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  • Contact Us
    more right to your inbox About Us Helping families cope psychologically is essential for developing the refined financial intelligence most clients are seeking today Eileen Gallo Ph D Eileen Gallo is a licensed psychotherapist in private practice in Los Angeles where she assists individuals and families with the psychological and Read More Categories Charity Children and Money Chores Financial Literacy Financial Reflection Modeling Values Money Stories Talking about Money Uncategorized

    Original URL path: http://www.galloconsulting.com/Financially-Intelligent-Parenting/contact-us/ (2016-04-28)
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  • Trust for a New Age
    to use trusts to help children and grandchildren become financially responsible adults the Results Oriented Trust Environment or ROTE which we developed with our colleague in Boston Jim Grubman Ph D How ROTE Works We have used ROTE to create the Financial Skills Trust which helps beneficiaries master seven interrelated primary financial skills fundamental to responsible money management The ability to live within one s means i e not spending more than one s income The ability to save a portion of one s income The ability to avoid excessive debt The ability to maintain reasonable accounting of one s financial resources The ability to understand and manage one s financial assets either using basic investment principles or delegating this responsibility to appropriate advisors The ability to get and hold a job if funds in addition to trust distributions are either required or desired The ability to use a portion of one s income and or financial resources to support charitable activities We work with families and their estate planning attorneys to help them incorporate the ROTE based Financial Skills Trust into existing estate plans As part of the estate plan we offer high quality video recordings in which parents and grandparents personally express their hopes and wishes for their children grandchildren and other descendants and discuss the role that financial literacy has played in their family The resulting DVD becomes a meaningful and compelling legacy Focused more on love and support than on control the Financial Skills Trust respects the young adult s independence and development Using ROTE greatly increases the likelihood that the next generation will become responsible money managers We developed ROTE with Jim Grubman Ph D Jim s website is www jamesgrubman com Click here for sample Financial Skills Trust language Fill out the form below

    Original URL path: http://www.galloconsulting.com/Financially-Intelligent-Parenting/trust-for-a-new-age/ (2016-04-28)
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  • The Seven Beliefs of Financially Intelligent Parents – Part II
    Financially intelligent parents spend a few minutes at the end of each day asking themselves why they reacted the way they did and whether their behaviors expressed their values Financially Intelligent Parents feel that no and enough are words that children need to hear as part of their money education Under the mistaken notion that they can never give their children enough some parents shower their children with gifts at all ages and routinely give in to pleas and demands for more They may set limits in other areas of a child s life but when it comes to money they just can t say no Sometimes this is due to guilt they re trying to compensate for being away from home so much a common problem among parents pursuing high powered professional careers In other instances limit averse parents are responding to a childhood in which their parents always said no They want to give their children what they never had and as a result they believe in indulging their child with few if any limits It is easier to say no in theory of course than when staring into the eyes of a child you love who acts betrayed and hurt when you say no Recognize however that the importance of limits is psychologically sound In all areas of their lives kids need limits As much as they might act as if they don t want them especially in adolescence they actually crave boundaries These boundaries give them a sense of security it structures their lives and helps them deal with the complexities and uncertainties of growing up Though kids often push against these boundaries and sometimes cross them they also need them Allow children to have anything they want and you foster a sense of entitlement and diminish their drive to achieve In fact overindulged children tend to lack a sense of self worth They believe that they are not important enough for their parents to bother to set limits The art of saying no is one that financially intelligent parents master It is an art because they must balance the no s with yes s There are times when kids deserve rewards and should be allowed to exercise financial independence A belief in saying no however gives parents the inherent right to set limits when necessary As a result they don t feel like they are being mean or withholding love when practicing financially intelligent behaviors Financially Intelligent Parents want their children to work for love more than for money Children who are passionate about a given activity or interest exhibit what social psychologists call autotelic behavior Autotelic is a word composed of two Greek roots auto which means self and telos which means goal An autotelic activity is one we do for its own sake because to experience it is the main goal In other words autotelic behavior is behavior we engage in because we enjoy it rather than for a reward or out of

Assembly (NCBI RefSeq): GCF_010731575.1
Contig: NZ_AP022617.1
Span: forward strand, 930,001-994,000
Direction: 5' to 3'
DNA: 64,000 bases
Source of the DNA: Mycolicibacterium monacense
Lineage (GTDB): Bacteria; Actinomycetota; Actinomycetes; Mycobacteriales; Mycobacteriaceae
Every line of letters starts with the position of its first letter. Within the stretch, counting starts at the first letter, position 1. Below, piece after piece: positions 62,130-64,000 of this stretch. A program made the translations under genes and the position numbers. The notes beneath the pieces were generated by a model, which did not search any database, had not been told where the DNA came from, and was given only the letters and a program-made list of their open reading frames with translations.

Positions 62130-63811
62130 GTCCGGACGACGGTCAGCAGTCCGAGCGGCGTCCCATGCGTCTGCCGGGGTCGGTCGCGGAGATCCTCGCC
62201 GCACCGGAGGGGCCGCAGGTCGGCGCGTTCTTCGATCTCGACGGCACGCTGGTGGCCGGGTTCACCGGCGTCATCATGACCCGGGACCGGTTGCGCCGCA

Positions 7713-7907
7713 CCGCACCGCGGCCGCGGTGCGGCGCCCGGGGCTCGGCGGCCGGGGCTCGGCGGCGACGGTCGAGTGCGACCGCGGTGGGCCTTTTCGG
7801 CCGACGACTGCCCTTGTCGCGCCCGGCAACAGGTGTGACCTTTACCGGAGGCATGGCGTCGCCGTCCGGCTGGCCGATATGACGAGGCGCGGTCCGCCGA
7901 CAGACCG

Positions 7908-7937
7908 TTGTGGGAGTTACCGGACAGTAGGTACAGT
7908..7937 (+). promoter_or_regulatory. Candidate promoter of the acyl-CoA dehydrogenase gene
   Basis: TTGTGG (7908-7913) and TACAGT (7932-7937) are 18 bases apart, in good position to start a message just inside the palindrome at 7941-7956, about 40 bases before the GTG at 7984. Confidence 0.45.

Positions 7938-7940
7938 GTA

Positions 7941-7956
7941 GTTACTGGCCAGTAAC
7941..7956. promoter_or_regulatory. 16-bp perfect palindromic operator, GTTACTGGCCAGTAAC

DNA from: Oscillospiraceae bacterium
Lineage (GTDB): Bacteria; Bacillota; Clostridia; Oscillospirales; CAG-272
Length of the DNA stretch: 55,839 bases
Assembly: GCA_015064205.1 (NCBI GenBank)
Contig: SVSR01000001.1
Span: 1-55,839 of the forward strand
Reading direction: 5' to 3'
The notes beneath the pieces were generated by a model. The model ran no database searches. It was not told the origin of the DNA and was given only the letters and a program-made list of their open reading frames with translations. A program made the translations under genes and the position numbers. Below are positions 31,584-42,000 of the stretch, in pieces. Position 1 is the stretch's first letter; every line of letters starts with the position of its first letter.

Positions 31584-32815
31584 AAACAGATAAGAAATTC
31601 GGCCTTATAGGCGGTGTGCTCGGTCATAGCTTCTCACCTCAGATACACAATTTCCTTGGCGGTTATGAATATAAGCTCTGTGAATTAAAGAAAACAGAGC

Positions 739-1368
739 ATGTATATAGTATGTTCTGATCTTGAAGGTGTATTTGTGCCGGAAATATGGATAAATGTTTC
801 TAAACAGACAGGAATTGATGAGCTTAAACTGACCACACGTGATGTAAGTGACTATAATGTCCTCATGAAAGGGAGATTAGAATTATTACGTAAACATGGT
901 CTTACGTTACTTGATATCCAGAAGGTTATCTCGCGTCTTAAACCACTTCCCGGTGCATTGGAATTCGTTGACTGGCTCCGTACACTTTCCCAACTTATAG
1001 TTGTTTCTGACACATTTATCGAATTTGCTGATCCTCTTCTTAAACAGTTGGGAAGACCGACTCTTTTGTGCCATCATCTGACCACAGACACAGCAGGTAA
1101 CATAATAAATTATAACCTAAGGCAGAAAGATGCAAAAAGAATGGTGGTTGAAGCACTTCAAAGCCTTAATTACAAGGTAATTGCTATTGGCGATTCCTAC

Original URL path: http://www.galloconsulting.com/Financially-Intelligent-Parenting/financial-literacy/the-seven-beliefs-of-financially-intelligent-parents-part-ii/ (2016-04-28)
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  • The Seven Beliefs of Financially Intelligent Parents – Part I